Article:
Tag Archives: science and religion

Dear Readers

We are aware that Shakespeare’s writings have been kept alive because of interpretations and revisions. The list of Shakespearean cultural creations is endless and includes paintings, television, music, and dance. Modern versions of Shakespeare’s writings have been cast in today’s vernacular and settings—“The Taming of the Shrew” resulted in “Kiss me Kate,” and “Romeo and Juliet” was transformed into “West Side Story.”

For this reason, 19th century’s classic book, Science and Health with Key to the Scriptures was revised. Its author, spiritual leader and healer, Mary Baker Eddy gives a seminal interpretation of God to all seekers of truth. The teachings found in Science and Health has proven to substantiate spiritual healing through the study and practice of divine Science.

Unlike Shakespeare, whose writings have been kept alive for almost 400 years, Eddy’s writings have been buried—and in a matter of only one hundred years—under a false utopia of literal conservatism upheld by religious tradition. The fatal mistake of regurgitating 19th century words indirectly disallowed the collective readership, educated in the 20th century, from actually reading or interpreting the spirit of Science and Health. The repetition of outmoded terminology and references snowballed into dissatisfaction and readers dispersed.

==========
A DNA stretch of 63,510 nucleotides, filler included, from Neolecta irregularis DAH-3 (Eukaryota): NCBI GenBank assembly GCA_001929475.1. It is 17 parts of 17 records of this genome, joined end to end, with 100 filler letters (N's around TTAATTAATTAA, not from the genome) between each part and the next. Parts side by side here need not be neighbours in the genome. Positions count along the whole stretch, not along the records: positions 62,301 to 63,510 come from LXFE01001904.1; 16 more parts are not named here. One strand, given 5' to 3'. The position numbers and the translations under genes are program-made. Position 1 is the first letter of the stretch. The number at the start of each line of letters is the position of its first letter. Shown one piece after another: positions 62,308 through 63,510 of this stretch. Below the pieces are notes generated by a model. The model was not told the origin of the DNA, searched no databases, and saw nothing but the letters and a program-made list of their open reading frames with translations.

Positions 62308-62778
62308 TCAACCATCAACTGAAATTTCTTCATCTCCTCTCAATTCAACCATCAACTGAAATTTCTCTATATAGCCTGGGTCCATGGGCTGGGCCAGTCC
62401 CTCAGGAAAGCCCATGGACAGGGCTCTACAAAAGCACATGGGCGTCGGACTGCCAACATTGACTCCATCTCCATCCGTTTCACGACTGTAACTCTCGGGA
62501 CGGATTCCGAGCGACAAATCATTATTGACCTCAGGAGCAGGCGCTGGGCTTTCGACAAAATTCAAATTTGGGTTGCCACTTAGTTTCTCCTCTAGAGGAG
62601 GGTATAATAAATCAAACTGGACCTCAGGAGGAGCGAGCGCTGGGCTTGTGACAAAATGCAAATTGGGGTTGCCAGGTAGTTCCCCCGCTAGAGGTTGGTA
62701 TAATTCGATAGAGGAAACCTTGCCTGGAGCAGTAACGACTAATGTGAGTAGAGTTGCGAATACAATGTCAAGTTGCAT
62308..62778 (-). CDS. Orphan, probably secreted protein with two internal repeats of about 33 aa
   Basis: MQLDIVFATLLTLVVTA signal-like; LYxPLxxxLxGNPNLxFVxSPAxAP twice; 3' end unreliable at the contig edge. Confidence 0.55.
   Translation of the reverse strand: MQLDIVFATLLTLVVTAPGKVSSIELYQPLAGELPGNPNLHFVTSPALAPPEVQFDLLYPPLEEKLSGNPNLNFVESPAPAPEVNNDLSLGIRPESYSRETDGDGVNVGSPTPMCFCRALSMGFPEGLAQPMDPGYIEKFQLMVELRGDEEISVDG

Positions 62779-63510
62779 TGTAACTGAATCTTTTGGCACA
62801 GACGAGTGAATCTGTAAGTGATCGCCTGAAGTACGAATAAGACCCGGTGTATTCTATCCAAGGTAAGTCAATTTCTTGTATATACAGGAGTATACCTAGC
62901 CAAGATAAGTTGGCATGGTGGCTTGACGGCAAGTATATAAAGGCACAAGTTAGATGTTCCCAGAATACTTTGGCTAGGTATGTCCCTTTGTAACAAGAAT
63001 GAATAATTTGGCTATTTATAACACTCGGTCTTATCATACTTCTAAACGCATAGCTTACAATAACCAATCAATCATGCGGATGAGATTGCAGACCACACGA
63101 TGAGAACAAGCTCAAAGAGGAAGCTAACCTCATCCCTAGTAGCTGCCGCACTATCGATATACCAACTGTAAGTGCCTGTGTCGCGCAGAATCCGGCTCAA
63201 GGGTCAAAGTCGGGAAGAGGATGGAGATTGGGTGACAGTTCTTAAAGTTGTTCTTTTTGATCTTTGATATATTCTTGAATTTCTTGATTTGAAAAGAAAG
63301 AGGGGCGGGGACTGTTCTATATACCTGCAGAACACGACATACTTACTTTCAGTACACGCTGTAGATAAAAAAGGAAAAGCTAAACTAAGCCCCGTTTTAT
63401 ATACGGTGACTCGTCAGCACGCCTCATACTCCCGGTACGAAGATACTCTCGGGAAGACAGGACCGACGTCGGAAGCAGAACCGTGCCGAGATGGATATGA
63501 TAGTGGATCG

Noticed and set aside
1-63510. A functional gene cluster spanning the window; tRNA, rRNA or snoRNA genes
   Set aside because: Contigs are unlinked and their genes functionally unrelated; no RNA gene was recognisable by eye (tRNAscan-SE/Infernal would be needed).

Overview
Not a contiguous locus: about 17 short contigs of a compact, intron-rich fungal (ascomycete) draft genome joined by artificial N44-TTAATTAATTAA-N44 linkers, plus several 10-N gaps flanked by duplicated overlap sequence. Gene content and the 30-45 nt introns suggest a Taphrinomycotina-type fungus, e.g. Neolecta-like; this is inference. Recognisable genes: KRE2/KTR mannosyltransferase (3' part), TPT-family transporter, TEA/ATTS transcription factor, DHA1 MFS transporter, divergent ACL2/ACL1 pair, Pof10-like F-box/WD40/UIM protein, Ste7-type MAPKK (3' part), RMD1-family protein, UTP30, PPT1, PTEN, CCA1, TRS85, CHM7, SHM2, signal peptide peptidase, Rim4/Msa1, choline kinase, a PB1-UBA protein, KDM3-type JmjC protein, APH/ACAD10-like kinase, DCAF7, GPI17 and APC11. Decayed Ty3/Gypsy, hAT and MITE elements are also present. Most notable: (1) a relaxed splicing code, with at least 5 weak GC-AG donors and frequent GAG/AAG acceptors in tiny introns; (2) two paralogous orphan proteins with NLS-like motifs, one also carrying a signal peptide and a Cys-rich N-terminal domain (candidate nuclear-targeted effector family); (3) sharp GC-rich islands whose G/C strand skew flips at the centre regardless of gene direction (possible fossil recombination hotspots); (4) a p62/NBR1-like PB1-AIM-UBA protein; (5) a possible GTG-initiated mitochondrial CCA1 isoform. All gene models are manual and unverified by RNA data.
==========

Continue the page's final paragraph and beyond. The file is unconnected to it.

At the turn of the 21st century, a self-governing, yet liberal society of readers revisited Science and Health with the courage and accountability to read and interpret the spirit of Eddy’s writings, minus the attached addendum of religious authoritarianism. The readers negotiated a new language, revised the vernacular, discovered the teachings of divine Science, and experienced the intended healing. True to God, our selves, and the English speaking world, an updated version of Eddy’s Science and Health was adopted and titled 21st Century Science and Health with Key to the Scriptures.

In the beginning, 21st Century Science and Health was authorless, a collaborative work in progress. Other readers joined the effort to bring meaning to passé language, until it was admitted that I, Cheryl Petersen, had the strongest inspired conviction to manifest one of the “the requisite revisions of Science and Health with Key to the Scriptures.” (Quote from Eddy’s Science and Health, page 361) For legal and practical reasons, my name stands connected to 21st Century Science and Health, now in its 4th edition.

Predictably, 21st Century Science and Health is taken as a threat to those who regard themselves as purists, loyal to Eddy. This attitude automatically assumes anything other than the 19th century language of Eddy is contaminated or incorrect, even dangerous. However, the attitude that insists on the letter actually paralyzes itself from really reading or expressing the spirit.

Hindsight could claim that creativity, spirituality, and dignity, as expressed in revisions and contemporary versions, were actively rebelled against in the 20th century under the guise of keeping Eddy’s words pure. Gatekeepers were allowed to guard Science and Health, which in turn unwittingly circulated the claim that only a select few can understand and teach from the book.